Improved weed control help farmers to record 27tons/ha from on-farm demonstration farms


On-farm demonstrations in Ogun state, Nigeria under the IITA Cassava Weed Management Project have produced average yields of 27 tons per hectare surpassing the national average of about 8 tons/ha.
The demos were conducted in 2016 in the three senatorial districts of Ogun states using an integrated weed control package developed by the IITA-CWMP.
Presenting the results during the Joint Quarterly Review Meeting of the project in Abeokuta, Dr Patience Olorunmaiye, a scientist at the Federal University of Agriculture Abeokuta (FUNAAB), said the yield from the demonstration plots were impressive and a proof of concept that if farmers adopted improved weed management practices, they would be better off.
The highest yield from the demonstration farms was 32 tons/ha with 96 percent of the demonstration farms recording more than 20 tons/ha.
Prof Friday Ekeleme, Principal Investigator of the IITA-CWMP said the results clearly show that weeds were a major factor limiting the potential of cassava in Africa.
In the last four years, the IITA-CWMP with funds from the Bill & Melinda Gates Foundation made a bold decision to unravel the puzzle of weeds menace in cassava.
Working with a coalition of partners including the Federal University of Agriculture Abeokuta, University of Agriculture Makurdi, the National Root Crops Research Institute, and extension partners, the team set up trials in the three agroecological zones of the country including the humid forest, derived savannah and the southern guinea savannah. These trials led to the selection of safe and environmentally friendly herbicides with other agronomic practices that formed the package that was used in setting up the demos in Ogun and other states of Nigeria (Abia, Benue, and Oyo). Results from the other states are also being compiled for analysis.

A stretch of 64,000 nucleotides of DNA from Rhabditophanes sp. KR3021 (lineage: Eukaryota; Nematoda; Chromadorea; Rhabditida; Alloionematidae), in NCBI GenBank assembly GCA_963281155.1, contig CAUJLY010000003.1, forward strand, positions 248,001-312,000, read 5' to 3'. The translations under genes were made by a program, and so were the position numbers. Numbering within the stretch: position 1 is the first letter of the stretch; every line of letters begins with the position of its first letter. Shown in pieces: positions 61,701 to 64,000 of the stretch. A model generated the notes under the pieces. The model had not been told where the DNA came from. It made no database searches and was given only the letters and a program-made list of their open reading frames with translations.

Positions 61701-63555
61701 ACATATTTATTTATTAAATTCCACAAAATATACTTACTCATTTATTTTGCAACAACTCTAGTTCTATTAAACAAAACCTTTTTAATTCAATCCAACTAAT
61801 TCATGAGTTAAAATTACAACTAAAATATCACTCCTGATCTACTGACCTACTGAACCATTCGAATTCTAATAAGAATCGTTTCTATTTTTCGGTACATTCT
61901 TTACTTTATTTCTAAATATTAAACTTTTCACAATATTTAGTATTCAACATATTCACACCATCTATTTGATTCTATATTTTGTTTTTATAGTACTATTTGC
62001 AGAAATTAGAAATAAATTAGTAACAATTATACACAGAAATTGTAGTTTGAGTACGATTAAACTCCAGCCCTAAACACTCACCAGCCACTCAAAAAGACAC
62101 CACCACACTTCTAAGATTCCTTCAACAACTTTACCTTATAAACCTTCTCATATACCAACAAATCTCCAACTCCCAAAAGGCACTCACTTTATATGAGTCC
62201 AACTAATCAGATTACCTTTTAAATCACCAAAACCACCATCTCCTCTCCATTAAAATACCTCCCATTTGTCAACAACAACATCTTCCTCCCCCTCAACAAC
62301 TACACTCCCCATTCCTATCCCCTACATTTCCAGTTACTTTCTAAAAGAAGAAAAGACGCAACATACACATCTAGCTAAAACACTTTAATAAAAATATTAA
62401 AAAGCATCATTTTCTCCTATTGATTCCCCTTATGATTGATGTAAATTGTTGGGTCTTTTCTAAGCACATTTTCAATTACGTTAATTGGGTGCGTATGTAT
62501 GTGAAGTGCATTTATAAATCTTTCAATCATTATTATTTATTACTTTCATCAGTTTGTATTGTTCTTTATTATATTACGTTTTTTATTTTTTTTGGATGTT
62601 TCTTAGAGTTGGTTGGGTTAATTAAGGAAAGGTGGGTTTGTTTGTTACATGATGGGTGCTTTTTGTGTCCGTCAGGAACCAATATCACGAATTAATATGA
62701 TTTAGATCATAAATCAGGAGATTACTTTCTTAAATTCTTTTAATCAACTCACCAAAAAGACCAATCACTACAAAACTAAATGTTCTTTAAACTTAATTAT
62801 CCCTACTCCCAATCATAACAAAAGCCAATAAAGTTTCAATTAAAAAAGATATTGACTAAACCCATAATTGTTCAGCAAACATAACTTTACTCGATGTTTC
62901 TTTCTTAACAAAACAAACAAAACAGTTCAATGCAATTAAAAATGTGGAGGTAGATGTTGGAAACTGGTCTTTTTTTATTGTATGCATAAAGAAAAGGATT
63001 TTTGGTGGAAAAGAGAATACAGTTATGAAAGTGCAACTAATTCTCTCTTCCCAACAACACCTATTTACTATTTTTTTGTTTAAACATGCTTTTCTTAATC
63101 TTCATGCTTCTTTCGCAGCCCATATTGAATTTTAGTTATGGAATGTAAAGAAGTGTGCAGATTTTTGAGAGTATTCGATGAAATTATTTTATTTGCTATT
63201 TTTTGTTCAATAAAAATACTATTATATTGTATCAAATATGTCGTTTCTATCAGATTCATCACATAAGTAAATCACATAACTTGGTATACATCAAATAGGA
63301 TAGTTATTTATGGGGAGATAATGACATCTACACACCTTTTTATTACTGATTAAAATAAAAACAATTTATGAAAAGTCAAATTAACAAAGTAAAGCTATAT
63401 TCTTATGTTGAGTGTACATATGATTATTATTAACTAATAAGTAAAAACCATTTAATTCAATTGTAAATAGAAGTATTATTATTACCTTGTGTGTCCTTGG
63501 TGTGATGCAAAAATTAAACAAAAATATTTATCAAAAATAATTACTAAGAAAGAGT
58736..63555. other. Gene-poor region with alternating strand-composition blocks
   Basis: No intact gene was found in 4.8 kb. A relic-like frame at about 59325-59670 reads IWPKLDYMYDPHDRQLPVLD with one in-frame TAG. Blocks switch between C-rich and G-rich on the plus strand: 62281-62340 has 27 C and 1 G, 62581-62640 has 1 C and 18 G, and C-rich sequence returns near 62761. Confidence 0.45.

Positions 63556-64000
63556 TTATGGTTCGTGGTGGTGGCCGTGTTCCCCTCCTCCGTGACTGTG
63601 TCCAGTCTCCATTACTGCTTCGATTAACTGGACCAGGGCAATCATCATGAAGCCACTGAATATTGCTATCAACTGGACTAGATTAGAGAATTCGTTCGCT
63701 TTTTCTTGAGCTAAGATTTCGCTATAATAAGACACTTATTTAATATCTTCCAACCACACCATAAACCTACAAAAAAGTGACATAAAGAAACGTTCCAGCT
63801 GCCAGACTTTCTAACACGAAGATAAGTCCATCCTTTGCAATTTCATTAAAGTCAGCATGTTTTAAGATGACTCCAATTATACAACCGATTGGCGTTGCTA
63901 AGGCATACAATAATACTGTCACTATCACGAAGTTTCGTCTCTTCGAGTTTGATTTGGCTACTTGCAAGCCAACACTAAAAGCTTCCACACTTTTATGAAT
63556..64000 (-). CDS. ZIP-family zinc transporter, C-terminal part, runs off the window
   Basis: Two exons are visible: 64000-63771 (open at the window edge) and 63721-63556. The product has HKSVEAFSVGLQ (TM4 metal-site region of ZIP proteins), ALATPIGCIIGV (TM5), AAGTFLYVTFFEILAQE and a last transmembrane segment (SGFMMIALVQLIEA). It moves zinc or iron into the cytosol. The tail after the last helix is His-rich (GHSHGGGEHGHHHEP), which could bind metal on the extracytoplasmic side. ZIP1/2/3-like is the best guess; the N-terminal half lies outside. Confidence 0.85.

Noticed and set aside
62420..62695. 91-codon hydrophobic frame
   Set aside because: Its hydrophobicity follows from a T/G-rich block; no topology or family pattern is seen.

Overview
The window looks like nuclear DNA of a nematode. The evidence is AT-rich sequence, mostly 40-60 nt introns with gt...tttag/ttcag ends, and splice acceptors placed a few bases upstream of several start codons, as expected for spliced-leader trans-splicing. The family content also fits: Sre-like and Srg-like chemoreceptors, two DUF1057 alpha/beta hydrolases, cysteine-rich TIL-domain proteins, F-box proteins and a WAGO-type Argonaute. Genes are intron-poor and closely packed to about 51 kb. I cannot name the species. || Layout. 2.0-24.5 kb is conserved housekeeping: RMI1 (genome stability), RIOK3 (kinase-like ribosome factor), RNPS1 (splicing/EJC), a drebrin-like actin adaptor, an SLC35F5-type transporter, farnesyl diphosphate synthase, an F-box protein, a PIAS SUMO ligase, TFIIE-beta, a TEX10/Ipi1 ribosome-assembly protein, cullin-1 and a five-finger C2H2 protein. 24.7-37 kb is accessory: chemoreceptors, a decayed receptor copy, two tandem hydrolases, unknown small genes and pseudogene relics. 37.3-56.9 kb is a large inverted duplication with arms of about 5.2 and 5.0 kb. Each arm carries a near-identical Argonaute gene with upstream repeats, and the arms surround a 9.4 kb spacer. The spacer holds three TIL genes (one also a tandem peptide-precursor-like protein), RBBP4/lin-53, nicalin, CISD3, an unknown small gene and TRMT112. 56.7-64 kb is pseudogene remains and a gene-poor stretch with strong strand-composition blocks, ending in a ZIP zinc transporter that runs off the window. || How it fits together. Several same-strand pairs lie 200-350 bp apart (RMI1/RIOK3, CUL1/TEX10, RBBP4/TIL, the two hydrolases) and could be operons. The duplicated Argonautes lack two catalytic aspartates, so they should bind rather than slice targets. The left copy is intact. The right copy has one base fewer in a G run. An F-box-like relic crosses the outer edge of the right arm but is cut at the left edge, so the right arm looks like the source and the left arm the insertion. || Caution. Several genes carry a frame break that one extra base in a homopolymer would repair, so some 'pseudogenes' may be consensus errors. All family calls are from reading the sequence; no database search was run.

Prof. Ekeleme said the results from Ogun state was a thing of joy not only to the project team but also to the country at large.
He said the results indicated that the project was achieving one of its major objectives, which is to double the national average yield of cassava, generate wealth, and reduce the burden of weeding in cassava farming systems.
Grown by over 3 million people in Nigeria, cassava is a major staple contributing to food security and wealth of the nation. Although Nigeria is a major producer of the root crop accounting for over 54 million tons per annum, average yield per ha is low with weeds being fingered as a major block.
Researchers say farmers cannot grow cassava more than they can weed—a situation that limits farm size and subject farmers to perpetual penury.
Dr Alfred Dixon, a director with IITA and Project Leader for IITA-CWMP said the project would help Nigeria change the narrative of cassava production.
He called on the government of Nigeria to partner IITA in scaling up the findings of the project to millions of cassava farmers for national development and poverty reduction.

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